Using the “centralize” option, we created a centralized, hierarchal network map of a single word in a text. Below I’ve juxtaposed the word “insect” as it collocates in the New Wave corpus (on the left) and Gutenberg’s sci-fi bookshelf (on the right):

By augmenting the “contextualization” parameters, we modeled a larger cluster of key words. After sculpting the visualization, we created distributed networks of words as they appear across our New Wave corpus and Gutenberg’s set of sci-fi texts. See below one such visualization from our New Wave corpus, organized around themes of viral contagion.

Besides a wide-array of useful visualizations, our data crunching identified, for instance, the most lexically dense and diverse texts, such as those novels by Joanna Russ and Samuel Delany. Our broader distant reading of the sci-fi genre sketched out how computational, data-based analysis can challenge conventional notions of periodicity.  The modernist styles associated with the New Wave may have been officially identified in 1962, but I suspect its antecedents can be found in the 1950s, with such writers as Theodore Sturgeon, Alfred Bester, and William S. Burroughs.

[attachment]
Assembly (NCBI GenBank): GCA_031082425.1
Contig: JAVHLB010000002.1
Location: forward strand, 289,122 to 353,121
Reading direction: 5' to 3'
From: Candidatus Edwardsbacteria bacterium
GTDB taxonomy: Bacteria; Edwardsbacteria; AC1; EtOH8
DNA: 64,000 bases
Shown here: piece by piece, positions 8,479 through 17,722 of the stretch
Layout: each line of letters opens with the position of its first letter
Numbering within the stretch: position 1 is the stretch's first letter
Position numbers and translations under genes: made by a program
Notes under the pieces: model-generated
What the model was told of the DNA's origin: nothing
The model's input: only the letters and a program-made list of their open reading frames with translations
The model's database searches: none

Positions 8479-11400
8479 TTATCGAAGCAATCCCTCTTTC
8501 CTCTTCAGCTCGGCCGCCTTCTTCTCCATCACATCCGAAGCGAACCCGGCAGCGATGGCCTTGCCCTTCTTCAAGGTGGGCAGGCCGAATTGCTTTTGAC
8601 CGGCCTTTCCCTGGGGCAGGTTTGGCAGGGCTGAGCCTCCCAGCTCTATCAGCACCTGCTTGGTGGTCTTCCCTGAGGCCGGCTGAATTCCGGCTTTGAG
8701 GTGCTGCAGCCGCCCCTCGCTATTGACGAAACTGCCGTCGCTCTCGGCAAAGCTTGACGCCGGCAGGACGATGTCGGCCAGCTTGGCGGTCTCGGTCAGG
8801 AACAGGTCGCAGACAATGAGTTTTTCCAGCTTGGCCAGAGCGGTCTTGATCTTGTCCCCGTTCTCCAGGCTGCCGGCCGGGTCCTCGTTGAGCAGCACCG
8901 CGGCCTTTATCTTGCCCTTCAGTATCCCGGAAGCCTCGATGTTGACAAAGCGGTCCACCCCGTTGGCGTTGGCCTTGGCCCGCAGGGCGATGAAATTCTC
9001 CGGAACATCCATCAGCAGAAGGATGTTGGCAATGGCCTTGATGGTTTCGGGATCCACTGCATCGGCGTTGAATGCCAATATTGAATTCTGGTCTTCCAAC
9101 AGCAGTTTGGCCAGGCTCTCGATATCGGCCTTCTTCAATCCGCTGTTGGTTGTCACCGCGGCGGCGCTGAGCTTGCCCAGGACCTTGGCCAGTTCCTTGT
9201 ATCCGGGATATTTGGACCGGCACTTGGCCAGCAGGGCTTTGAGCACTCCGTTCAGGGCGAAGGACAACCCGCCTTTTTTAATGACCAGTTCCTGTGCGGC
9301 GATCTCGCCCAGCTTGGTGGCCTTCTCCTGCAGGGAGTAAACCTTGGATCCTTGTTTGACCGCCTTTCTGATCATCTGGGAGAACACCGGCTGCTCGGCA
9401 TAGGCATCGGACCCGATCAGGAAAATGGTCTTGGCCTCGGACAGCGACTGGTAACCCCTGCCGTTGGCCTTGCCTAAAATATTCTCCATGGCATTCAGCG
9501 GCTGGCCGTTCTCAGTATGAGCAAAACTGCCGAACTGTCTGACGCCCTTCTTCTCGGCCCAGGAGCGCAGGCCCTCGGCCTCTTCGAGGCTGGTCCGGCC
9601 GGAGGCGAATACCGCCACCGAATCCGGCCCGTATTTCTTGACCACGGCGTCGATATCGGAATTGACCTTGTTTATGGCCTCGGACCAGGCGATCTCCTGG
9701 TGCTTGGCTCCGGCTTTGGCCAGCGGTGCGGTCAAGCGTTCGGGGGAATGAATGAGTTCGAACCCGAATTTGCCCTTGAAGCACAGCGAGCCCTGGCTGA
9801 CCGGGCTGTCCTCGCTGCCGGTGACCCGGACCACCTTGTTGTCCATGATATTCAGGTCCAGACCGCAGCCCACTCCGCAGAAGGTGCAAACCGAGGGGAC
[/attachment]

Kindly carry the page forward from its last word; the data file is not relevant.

Just as an in-depth knowledge of the literary field would be necessary for a complex research project, this workshop also clarified for participants the limits of entry-level textual analysis tools. Word frequency analyses, even as high-octane a method as topic modeling, can only look at texts from certain angles (for an easy to use topic modeling tool, see Scott Enderle’s tool here). To study the shifting meaning of words in the history of science fiction, we agreed it would be necessary to use more advanced techniques like word2vec.

In this sense, our collaborative experiments demonstrated the necessity of a multi-faceted, iterative approach involving both “analog” and “digital” methods of close and distant reading.  We concluded the workshop by discussing two directions that beginners in text analysis could go next, coding and encoding: coding to conduct more complex text analysis using multi-dimensional vectors and machine learning, and encoding, to create more supple data sets for computational analysis.